What Was Your Favorite Music Cue in Guardians of the Galaxy 2?

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Guardians of the Galaxy 2. Photo: Marvel/Disney

The Guardians of the Galaxy films don’t look like most other superhero films, and they don’t sound like them, either. In between the thuddingly obvious music cues of Suicide Squad, and the Sturm und Drang scores of most other comic-book flicks, the Guardians movies have carved out a very specific musical niche, employing a number of fondly (but not over-) remembered radio classics from the 1970s. But which one is the best? That’s what we’re here today to discuss.

ELO, “Mr. Blue Sky”
How you feel about Baby Groot is a pretty good indicator for how you’ll feel about the rest of Guardians of the Galaxy Vol. 2. That makes the movie’s opening scene, in which the infant tree dances across the screen for the length of almost an entire pop song, a litmus test for how you’ll respond to next two hours of AM radio music cues, dazzling visual effects sequences, family drama subplots, and comedy bits that go the distance and then some. I must be the exact target audience for Guardians, because watching Baby Groot obliviously bebop around to the tune of Electric Light Orchestra’s “Mr. Blue Sky” while a massive fight scene happens out of focus behind him made me giddy with glee. I’ve never been more my mother than when I started mimicking his movements with my feet. James Gunn knows that Baby Groot is his ace in the hole, and pulls it over and over again, but to no better effect than when he gets the tiny twig moving to ELO. —Jordan Crucchiola

Fleetwood Mac, “The Chain”
What’s the best song to have playing when you walk down a hallway in slow motion? “Papa Was a Rollin’ Stone”? “Sabotage”? “Battle Without Honor or Humanity”? All fine choices, but slightly overused at this point. Credit James Gunn, then, for finding a new classic slo-mo hallway-walk song in Fleetwood Mac’s “The Chain.” When Peter, Gamora, and Drax fly off on Ego’s eyeball spaceship, Lindsey Buckingham’s aching vocals invest what could have been a throwaway moment with real tension. Ego is breaking the chain that kept them together! —Nate Jones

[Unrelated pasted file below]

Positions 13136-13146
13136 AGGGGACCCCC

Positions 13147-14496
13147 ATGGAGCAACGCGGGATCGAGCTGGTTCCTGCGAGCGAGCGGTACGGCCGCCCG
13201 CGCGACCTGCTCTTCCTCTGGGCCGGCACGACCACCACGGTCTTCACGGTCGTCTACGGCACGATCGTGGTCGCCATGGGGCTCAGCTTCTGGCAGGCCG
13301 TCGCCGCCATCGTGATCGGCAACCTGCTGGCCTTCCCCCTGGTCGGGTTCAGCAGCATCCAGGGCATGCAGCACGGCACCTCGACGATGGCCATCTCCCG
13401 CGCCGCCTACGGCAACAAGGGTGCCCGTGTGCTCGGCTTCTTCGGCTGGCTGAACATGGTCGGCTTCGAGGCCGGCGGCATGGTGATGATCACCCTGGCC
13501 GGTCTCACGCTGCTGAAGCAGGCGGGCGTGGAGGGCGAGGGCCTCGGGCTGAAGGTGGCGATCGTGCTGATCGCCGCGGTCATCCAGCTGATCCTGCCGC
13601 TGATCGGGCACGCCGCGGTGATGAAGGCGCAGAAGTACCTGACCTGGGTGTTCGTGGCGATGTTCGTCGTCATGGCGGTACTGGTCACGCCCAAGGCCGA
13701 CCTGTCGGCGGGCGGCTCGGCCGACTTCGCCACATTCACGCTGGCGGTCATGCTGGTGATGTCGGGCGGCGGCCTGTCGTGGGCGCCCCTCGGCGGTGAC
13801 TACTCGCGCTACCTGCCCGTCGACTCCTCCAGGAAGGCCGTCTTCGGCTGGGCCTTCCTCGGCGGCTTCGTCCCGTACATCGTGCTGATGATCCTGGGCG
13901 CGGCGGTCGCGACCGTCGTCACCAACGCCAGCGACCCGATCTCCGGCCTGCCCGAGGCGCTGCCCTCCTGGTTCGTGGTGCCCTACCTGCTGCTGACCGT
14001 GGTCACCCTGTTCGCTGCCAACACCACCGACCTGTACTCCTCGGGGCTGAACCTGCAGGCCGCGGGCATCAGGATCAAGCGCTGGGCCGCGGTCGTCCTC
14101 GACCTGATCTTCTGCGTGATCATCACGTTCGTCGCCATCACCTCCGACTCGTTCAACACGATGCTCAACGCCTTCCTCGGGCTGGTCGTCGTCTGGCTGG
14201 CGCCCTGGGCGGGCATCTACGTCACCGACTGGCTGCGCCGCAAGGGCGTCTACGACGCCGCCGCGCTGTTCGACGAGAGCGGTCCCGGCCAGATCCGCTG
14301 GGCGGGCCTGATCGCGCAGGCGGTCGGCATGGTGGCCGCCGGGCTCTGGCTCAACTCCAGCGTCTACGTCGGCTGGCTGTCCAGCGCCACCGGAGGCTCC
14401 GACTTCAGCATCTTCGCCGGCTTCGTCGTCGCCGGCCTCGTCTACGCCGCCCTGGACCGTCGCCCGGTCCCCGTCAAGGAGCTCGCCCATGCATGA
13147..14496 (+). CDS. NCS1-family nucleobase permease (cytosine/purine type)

Glen Campbell, “Southern Nights”
Remember the distinct joy of being home alone? Not quite Home Alone home alone, but when the parents were out, leaving only a note and the glee of having an entire space to yourself and your music. What euphoria! When half of the guardians go off to meet Ego, Rocket, and Groot are left alone in the woods to repair their spaceship. For the first time in this series, we get a glimpse of Rocket in peak joy. He’s listening to “Southern Nights,” a song that bounces with a homegrown appeal. I’m barely a Southerner, but Glenn Campbell’s groovier cover makes me nostalgic for swatting away mosquitoes on a wraparound porch. Rocket’s alone time is interrupted when Yondo and his crew roll in, but the raccoon’s sarcasm fades to playfulness. The banjo-strumming soundtracks Rocket’s booby traps as he jumps between tree branches, showing off his cunning energy. Yondo and his goons are no match for Rocket when he’s really feeling himself. —Hunter Harris

George Harrison, “My Sweet Lord”
What’s the best solo album by a Beatle? To me, it’s no contest: George Harrison’s multidisc All Things Must Pass, which is topped by the incandescent “My Sweet Lord.” While the song got some unexpected airplay in the sixth-season premiere of Girls, it fits much better in Guardians 2, where it cues up as Peter and the other characters arrive at Ego’s planet. Sure, it’s a little on the nose to play such a religious song just as Ego is humbly admitting to our heroes that he’s a god, but the song’s Wall of Sound production just suits the more-more-more maximalism of Ego’s beautiful home, and Harrison’s yearning pleas — “I really want to know you / I really want to go with you” — perfectly mirror Peter’s paternal longing. —Kyle Buchanan

Looking Glass, “Brandy (You’re a Fine Girl)”
Who among us hasn’t felt as though a popular song was speaking directly about our lives? And who among us hasn’t then foolishly taken that song’s lyrics as advice about how to move forward? Guardians 2 presents viewers with that kind of eminently human experience, albeit in a scene co-starring a living planet. When Ego provides a textual analysis of Looking Glass’s “Brandy (You’re a Fine Girl),” it’s a high point for the film: The humor comes not from gags or references, but from genuine, relatable character beats. Peter is a music obsessive and a kid with severe daddy issues, so when his long-lost papa says “Brandy” is about how both father and son need to abandon people they love in order to live their best lives, we laugh because we’re seeing a classic Tarantino-style Hey, maaaan, did you ever really think about this song? monologue, but we also feel the hair on the back of our necks stand up — no truly benevolent sage would use such a killer tune for that kind of questionable purpose. It also rocks because the song, like Brandy, is indeed quite fine. —Abraham Riesman

What Was Your Favorite Music Cue in Guardians 2?